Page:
In San Antonio, Texas, Humana associates are addressing community diabetes and behavioral health issues in partnership with H-E-B grocery stores and the San Antonio Food bank; members have shown a 23 percent increase in completion of health risk assessments. In Louisville, Kentucky – a community with a high prevalence of diabetes and respiratory conditions – diabetic members have increased statin therapy by 15 percent, and a pilot program focused on asthma that leverages the Internet of Things, provides inhalers that transmit information about air quality, temperature, and spikes in either to members. “If we help members manage their health better, they’re going to the ER or inpatient hospital less, catching things before it’s too late,” said Saradhi. “The bottom line is the improvement and analytics plays a big role.”

“It is an aspirational goal and many things need to come together to move the needle,” added Vipin. “Data and analytics are critical components, without which we couldn't identify the key drivers and bring the insights to the forefront easily.”

Putting the ability to analyze data into the hands of people on-the-ground has been essential to the Bold Goal program’s success, empowering each community to drive health changes from within. The vast amount of data involved required a data visualization solution capable of pulling from multiple, disparate sources, providing drill-down capabilities and displaying trends. It’s this deep, local understanding of the health landscape that is critical, as it has allowed Humana’s associates to identify each community’s unique pain points and make the case for specific areas of change intervention. For any population health program to be successful, data must be accessible by everyone involved, understandable, and result in actionable insights.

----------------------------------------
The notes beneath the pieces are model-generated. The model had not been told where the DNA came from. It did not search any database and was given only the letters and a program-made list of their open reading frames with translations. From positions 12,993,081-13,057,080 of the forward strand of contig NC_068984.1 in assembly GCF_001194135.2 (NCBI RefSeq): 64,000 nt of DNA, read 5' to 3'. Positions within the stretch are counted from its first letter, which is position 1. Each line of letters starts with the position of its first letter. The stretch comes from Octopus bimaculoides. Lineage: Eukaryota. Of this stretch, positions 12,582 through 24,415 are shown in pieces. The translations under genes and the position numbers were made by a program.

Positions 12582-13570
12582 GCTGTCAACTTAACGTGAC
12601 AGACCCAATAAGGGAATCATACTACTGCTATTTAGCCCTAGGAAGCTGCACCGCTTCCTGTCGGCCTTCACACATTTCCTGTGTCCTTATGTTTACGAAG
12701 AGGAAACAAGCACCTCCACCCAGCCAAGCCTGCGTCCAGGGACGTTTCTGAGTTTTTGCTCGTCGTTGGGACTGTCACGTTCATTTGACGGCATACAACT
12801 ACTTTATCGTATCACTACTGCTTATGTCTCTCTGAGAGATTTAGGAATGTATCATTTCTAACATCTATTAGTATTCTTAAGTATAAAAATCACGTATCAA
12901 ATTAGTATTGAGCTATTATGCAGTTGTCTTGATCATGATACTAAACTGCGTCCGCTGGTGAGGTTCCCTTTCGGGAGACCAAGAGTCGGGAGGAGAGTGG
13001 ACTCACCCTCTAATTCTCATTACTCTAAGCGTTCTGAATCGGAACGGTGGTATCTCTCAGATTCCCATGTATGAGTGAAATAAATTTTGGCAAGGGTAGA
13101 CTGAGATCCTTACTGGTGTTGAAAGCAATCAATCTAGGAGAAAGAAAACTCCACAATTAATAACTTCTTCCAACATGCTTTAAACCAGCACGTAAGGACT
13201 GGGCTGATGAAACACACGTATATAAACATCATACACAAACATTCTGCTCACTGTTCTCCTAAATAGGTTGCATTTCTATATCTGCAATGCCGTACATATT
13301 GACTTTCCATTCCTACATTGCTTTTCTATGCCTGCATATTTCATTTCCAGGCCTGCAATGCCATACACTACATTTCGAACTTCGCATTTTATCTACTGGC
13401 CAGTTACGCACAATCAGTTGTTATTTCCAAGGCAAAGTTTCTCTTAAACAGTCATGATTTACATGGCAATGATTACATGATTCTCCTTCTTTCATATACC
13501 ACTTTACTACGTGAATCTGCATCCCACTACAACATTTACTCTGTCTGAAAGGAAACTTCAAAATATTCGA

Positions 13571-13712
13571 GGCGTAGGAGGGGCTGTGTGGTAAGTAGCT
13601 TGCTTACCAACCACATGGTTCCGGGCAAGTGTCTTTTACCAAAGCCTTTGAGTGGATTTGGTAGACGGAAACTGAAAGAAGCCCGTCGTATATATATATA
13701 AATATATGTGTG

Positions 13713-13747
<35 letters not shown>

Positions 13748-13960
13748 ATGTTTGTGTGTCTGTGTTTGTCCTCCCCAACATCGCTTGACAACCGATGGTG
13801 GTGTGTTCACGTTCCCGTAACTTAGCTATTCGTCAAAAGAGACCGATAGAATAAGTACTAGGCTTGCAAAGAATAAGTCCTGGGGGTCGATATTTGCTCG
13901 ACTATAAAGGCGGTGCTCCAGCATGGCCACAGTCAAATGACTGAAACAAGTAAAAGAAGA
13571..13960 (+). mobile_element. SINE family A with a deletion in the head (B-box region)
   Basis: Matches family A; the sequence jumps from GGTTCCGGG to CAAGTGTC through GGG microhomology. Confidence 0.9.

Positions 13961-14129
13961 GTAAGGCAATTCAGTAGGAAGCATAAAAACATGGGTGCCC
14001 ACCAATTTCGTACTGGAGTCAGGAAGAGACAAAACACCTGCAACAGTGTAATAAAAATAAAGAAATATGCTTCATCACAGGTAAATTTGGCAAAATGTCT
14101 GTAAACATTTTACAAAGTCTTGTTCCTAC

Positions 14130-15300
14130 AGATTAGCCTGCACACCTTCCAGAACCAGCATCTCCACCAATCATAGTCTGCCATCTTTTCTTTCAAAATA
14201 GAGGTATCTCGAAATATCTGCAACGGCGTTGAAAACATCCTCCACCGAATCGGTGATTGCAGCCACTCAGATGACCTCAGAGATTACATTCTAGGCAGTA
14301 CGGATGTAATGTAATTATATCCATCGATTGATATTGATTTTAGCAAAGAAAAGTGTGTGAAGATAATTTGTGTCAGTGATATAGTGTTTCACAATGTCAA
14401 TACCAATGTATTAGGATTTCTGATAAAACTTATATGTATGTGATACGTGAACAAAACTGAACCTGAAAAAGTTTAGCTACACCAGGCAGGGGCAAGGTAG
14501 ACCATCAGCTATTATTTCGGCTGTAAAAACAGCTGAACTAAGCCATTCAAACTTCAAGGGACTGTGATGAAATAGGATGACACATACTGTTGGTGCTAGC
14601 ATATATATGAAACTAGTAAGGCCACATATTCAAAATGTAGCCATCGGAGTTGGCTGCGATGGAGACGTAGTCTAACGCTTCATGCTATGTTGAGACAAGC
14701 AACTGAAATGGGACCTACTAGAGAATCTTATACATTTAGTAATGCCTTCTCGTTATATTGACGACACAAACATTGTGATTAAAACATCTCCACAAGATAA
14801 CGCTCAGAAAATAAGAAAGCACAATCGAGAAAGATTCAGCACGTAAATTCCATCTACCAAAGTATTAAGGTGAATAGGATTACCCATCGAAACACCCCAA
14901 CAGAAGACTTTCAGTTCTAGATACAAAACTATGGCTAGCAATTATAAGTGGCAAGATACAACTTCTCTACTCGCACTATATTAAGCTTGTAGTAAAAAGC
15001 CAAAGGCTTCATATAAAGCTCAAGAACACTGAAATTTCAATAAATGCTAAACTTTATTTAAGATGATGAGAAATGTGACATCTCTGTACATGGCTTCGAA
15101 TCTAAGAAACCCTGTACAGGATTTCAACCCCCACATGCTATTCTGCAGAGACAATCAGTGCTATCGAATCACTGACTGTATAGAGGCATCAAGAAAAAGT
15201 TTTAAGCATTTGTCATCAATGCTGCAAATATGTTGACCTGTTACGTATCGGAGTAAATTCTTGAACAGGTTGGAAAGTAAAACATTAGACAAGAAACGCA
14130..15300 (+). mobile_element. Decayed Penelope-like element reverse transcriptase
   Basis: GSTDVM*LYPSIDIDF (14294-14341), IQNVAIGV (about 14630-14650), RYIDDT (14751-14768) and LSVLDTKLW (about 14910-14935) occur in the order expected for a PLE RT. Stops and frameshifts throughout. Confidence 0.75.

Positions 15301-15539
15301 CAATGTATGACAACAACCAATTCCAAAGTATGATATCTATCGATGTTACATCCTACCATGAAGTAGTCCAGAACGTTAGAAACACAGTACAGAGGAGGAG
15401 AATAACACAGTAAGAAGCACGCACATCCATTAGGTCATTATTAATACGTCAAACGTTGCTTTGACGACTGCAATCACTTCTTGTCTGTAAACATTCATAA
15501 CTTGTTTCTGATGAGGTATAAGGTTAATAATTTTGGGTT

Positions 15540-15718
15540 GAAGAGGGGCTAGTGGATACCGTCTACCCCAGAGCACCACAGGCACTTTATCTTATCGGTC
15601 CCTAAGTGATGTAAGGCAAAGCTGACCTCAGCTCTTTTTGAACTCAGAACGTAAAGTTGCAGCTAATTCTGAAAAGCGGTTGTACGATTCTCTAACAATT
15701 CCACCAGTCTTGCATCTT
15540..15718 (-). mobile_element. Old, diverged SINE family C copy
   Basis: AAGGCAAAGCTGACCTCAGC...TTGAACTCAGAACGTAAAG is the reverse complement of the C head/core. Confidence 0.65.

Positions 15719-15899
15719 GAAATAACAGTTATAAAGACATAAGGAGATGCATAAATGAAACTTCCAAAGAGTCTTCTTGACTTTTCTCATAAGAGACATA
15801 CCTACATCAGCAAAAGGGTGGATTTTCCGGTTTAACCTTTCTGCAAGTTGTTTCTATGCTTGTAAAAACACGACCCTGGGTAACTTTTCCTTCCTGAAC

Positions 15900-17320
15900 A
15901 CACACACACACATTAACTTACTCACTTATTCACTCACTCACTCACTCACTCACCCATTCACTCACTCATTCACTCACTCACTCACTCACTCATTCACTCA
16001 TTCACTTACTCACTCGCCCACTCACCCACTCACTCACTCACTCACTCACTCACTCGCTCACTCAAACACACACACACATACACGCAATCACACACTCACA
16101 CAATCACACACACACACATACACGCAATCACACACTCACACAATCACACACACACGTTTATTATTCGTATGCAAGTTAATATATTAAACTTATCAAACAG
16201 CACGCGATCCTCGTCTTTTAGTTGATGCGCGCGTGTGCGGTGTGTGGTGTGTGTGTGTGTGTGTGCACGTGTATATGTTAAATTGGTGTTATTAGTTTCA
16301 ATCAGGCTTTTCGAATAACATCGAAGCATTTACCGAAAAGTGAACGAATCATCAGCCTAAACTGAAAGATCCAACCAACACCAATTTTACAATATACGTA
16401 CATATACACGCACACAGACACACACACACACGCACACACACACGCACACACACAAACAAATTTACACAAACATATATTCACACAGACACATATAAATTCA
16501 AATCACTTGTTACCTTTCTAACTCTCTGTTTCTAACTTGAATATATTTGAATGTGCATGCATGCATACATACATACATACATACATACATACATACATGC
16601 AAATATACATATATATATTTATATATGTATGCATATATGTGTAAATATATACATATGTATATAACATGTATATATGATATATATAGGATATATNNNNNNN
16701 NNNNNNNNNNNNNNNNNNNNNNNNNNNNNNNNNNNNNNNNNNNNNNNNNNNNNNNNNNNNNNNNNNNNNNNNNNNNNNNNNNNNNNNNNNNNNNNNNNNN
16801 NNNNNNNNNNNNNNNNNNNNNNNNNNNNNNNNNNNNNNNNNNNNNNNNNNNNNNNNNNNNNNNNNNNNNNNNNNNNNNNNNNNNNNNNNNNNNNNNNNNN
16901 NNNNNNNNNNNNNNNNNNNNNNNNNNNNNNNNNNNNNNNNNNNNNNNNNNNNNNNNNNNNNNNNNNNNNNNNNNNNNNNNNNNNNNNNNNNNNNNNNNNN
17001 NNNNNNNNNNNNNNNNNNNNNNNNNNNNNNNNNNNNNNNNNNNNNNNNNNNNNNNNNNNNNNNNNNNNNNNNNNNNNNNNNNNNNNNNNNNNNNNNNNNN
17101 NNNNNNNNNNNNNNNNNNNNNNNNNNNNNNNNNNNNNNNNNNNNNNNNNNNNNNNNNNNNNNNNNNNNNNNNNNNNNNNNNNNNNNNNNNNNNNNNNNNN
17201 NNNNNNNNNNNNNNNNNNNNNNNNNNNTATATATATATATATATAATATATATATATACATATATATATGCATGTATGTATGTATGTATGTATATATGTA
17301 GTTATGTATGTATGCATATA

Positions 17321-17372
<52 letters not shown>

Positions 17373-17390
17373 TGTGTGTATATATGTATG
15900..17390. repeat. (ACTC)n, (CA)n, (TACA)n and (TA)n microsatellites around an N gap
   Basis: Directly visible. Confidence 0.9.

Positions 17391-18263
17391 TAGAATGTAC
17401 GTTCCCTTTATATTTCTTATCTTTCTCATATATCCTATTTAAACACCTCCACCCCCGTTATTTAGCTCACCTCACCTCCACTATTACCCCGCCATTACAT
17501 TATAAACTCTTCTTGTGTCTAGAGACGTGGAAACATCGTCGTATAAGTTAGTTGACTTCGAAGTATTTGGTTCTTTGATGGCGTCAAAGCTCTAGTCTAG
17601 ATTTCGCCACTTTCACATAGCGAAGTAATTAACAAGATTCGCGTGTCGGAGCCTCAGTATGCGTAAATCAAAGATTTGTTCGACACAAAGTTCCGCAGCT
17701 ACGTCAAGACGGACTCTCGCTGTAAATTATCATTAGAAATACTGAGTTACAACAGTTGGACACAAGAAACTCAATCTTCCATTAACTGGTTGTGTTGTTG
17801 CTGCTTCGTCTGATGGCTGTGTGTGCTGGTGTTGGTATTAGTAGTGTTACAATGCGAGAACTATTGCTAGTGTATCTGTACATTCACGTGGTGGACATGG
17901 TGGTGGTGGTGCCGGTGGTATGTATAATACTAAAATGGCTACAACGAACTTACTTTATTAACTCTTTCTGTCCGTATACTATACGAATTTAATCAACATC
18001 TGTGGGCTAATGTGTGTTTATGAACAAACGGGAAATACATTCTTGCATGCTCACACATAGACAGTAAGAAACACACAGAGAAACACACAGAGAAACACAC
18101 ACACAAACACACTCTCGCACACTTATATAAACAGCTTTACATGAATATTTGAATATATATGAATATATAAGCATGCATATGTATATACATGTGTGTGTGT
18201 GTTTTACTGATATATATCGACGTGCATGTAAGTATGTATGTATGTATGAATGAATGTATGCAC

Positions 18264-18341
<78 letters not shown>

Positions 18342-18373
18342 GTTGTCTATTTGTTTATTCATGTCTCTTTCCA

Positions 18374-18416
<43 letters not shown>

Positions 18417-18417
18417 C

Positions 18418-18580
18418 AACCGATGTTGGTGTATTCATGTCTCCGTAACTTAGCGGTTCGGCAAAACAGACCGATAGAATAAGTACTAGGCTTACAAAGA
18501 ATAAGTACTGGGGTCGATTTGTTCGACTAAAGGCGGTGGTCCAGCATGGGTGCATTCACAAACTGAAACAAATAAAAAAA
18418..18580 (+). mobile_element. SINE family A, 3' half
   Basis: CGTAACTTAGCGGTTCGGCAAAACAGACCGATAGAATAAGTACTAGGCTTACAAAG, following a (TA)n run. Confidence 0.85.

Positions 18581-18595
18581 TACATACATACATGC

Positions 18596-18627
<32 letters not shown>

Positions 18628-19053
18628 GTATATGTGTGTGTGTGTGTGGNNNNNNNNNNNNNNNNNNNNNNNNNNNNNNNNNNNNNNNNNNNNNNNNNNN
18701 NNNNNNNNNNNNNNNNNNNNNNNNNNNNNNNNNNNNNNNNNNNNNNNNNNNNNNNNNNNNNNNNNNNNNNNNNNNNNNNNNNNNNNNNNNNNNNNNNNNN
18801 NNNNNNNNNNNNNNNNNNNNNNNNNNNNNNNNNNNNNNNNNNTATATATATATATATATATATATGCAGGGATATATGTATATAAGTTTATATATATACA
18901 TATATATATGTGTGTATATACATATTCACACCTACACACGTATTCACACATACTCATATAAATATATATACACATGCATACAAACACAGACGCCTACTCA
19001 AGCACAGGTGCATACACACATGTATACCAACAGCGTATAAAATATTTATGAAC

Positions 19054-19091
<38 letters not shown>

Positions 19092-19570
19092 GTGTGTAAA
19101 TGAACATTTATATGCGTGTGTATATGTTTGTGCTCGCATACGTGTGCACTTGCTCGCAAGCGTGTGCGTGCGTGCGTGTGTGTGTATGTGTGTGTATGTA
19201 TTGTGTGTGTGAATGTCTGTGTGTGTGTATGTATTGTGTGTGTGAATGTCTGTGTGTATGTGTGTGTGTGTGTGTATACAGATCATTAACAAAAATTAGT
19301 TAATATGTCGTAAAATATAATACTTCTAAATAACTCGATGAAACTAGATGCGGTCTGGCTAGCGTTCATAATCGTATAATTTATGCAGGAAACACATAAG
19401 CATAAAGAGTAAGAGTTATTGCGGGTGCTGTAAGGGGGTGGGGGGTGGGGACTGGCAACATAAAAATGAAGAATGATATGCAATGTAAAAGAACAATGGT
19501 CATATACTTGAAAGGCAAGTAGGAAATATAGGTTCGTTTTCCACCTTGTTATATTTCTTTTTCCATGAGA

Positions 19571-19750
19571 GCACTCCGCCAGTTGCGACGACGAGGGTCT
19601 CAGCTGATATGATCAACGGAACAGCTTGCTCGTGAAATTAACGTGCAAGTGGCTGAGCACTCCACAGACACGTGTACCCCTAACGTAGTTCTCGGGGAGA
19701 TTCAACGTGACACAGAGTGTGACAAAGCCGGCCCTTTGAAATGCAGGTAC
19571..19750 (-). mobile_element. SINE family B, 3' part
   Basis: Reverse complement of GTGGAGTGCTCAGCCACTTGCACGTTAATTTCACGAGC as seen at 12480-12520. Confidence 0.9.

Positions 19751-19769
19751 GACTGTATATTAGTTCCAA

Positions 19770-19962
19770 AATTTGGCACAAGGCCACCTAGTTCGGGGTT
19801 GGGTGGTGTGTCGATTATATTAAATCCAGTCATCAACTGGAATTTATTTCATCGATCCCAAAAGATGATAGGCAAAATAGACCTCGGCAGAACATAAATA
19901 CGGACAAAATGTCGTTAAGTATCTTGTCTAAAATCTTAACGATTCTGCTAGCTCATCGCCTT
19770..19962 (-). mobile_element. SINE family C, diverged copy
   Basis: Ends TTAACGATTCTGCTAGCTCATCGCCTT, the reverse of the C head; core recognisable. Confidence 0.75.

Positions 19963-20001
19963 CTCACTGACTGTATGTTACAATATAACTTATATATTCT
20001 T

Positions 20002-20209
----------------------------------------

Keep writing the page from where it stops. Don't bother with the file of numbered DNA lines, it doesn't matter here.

About the Author
With nearly a decade of healthcare analytics experience, Joe Warbington has helped some of the most complex healthcare organizations in the U.S. gain insight into the massive amounts of data captured in their medical and back office systems. Prior to joining the Qlik Healthcare team, Joe led the customer-facing clinical intelligence and data analytics team at Epic. He has helped organizations reach HIMSS Stage7, attest for millions of dollars in Meaningful Use bonuses, and advance care with actionable population health analytics for patients with various chronic diseases. Joe is based in Madison, Wisconsin USA - home to cheese, beer, and healthcare software.